We decided to ask the candidate for a single reference, not necessarily a supervisor, as kind of a hedge position, but I felt uncomfortable about doing so. When the recruiter was unable to contact the provided reference, they followed up with the candidate. The candidate, after contacting the reference themself, discovered that this person was uncomfortable providing a reference. The candidate then disclosed this information to us, and provided an alternative reference.

The recruiter believes this is a red flag. I believe that reference checks are not very reliable, and that without knowing why, the original reference’s discomfort isn’t anything to go off of. I’m somewhat biased because I made a lot of similar mistakes in the early days of my career–e.g., providing a reference without asking the reference first–and I was rarely if ever penalized. Am I being too lenient?

Short work history with multiple gaps, and the only reference he offered wasn’t comfortable giving one? Yeah, it’s a red flag. That doesn’t mean “definitely don’t hire this guy,” but it does mean that you shouldn’t hire him without doing a lot more digging. You should talk to at least two more references, and they should be managers. Maybe they’ll set your mind at ease — but maybe they’ll raise serious issues.

The issue isn’t that he offered you a reference without asking them first. It’s that the person he presumably thought would be his best reference refused to give one.

And remember, a good hire isn’t just someone who has the skills for the job (which is what it sounds like you evaluated in the interview), but also someone who is easy to work with, reliable, conscientious, honest, and lots of other things that you can’t know from a single interview, but which references can tell you about. Right now, you have someone who you think has the skills, but who has a short and checkered work history, and whose first choice of reference won’t vouch for his work. You need to keep digging.

4. Docking exempt employees’ pay

A previous employer used to require that salaried, exempt employees clock in and out every day. The stated reason was so that they could “keep track of everyone in case of an emergency.” However, in practice, payroll would make weekly calls to salaried, exempt employees if they hadn’t accumulated at least 40 hours during the previous week. For example, if an employee clocked in at 8:00 and out at 5:00, Monday through Thursday (they “allowed” an hour for lunch, whether you took it or not), but left at 3:00 on Friday because her child was vomiting at daycare and had to be picked up, payroll would ask if she wanted to have her pay docked for the “missing” time, or use 0.25 day of PTO. (However, if we had to work more than 40 hours in a week, we weren’t paid overtime, because we were salaried/exempt.)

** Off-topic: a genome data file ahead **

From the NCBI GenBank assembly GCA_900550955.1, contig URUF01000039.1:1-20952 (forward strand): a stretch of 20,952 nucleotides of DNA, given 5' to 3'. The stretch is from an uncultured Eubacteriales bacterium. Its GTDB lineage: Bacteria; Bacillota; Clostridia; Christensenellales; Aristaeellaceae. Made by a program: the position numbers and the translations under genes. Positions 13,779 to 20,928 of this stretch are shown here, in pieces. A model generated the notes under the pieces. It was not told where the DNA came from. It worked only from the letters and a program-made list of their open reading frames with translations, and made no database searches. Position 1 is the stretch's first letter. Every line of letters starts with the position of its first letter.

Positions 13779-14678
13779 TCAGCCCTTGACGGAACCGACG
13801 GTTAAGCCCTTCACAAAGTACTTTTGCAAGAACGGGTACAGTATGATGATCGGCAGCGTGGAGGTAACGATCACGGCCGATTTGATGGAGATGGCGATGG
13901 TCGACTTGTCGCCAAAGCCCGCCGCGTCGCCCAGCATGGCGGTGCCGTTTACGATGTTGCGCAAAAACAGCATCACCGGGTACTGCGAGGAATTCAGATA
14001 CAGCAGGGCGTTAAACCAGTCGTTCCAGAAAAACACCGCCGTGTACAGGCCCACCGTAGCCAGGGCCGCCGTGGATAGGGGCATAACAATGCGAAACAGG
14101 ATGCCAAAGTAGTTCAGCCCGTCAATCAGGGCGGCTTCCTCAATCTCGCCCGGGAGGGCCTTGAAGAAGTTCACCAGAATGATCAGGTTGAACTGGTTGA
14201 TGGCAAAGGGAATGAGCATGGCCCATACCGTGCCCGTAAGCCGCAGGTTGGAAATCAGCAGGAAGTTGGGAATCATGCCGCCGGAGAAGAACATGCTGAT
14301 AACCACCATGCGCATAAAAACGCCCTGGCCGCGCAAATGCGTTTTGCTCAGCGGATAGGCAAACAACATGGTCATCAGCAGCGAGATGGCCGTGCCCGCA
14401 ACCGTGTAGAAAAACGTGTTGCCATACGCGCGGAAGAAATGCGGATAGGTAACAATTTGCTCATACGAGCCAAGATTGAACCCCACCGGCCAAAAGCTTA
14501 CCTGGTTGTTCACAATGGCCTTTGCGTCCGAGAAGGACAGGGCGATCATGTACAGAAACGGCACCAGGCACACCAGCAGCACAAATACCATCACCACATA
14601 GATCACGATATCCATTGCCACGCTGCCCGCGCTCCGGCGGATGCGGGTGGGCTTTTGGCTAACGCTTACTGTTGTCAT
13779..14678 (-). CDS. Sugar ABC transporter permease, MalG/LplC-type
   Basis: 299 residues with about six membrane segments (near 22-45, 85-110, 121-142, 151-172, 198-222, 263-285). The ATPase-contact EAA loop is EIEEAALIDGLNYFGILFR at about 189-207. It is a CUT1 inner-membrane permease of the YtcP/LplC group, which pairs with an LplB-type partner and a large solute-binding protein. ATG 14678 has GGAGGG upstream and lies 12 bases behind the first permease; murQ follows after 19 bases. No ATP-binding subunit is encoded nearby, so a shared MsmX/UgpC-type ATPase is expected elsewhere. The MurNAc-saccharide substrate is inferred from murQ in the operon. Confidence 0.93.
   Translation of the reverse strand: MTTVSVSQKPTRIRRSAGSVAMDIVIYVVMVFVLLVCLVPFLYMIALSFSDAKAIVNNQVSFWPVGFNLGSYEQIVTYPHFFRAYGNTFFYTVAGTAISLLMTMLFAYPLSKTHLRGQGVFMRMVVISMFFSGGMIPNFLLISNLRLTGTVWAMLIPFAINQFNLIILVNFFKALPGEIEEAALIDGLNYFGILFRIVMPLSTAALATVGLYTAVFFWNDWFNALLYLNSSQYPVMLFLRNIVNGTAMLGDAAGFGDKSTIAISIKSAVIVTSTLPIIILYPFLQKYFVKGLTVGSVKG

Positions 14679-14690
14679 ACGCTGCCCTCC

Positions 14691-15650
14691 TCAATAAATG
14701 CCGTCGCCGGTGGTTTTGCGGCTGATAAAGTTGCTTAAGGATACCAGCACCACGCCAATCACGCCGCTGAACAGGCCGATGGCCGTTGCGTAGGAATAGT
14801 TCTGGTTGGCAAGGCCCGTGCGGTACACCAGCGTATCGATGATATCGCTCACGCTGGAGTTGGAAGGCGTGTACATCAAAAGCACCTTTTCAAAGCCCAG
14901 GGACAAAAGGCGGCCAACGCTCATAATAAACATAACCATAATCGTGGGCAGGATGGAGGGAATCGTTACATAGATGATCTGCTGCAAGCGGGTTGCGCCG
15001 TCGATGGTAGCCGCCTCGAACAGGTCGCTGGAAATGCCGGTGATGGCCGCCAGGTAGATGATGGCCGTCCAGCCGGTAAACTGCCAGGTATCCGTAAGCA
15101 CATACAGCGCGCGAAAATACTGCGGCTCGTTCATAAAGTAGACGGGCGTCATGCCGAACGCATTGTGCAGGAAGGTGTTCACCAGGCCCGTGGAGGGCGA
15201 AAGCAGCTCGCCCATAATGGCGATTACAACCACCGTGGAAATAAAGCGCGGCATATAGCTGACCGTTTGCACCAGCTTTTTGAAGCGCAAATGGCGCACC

This was their policy across the board for all salaried employees, regardless of the reason: if you went home sick after lunch, came in late because you had to meet the cable guy or take your dog to the vet, or for whatever reason didn’t have your butt in the chair for a minimum of 40 hours in any given week, it was either deducted from your PTO or your paycheck. Is this legal? It doesn’t meet my working definition of salaried, exempt employees, but I’m also not a lawyer or an HR expert, so I’m curious about your thoughts.

That is the very definition of treating exempt workers illegally. You cannot dock exempt employee’s daily pay except in very narrowly defined circumstances. If you do, you are essentially treating them as non-exempt, and thus you lose the exemption, meaning that you will need to pay them overtime whenever they work more than 40 hours in a week … and can be required to pay penalties and back wages.

If you’re exempt, they can require you to use PTO for that time. But they can’t make you take it unpaid.

5. Should I mail a copy of my resume after applying online?

I am a 48-year-old accountant currently poking around in the job market (employed) and wondered: When emailing and online job searching was fairly new, it was commonplace to submit your resume and cover letter online, then print out your documents on good quality paper, folded the correct way, and mail them (in an equal quality envelope, printed) via “snail mail.”

Is this still common practice? Should it be stamped “emailed XXdate”? Not at all? Bring your hard copy to the interview if you happen to score one?

Nope, definitely do not mail your materials. Apply online, and you’re done. If you mail them, it will look odd (why are you applying again when you’re already in their system from when you applied online?) and yes, a little dated (since nearly all hiring correspondence is done electronically these days), and it will even be mildly annoying to a lot of hiring managers.

But do bring a hard copy of your resume to the interview. They may or may not want it, but it’s good to have it with you in case you do. And it can be on regular paper; better quality resume paper is not an expected thing anymore.

{ 532 comments… read them below or add one }

  1. Mike C.

    #2: I just don’t understand this – your boss saw that you were sick and let you go home. That was his decision. He gave you permission to do this. You didn’t just call and fake a cough or no-call either.

    And now he thinks you aren’t committed?! This is nothing more than passive-aggressive bullish!t and I’m willing to bet that well runs deep.

    Reply
    1. Ramona Flowers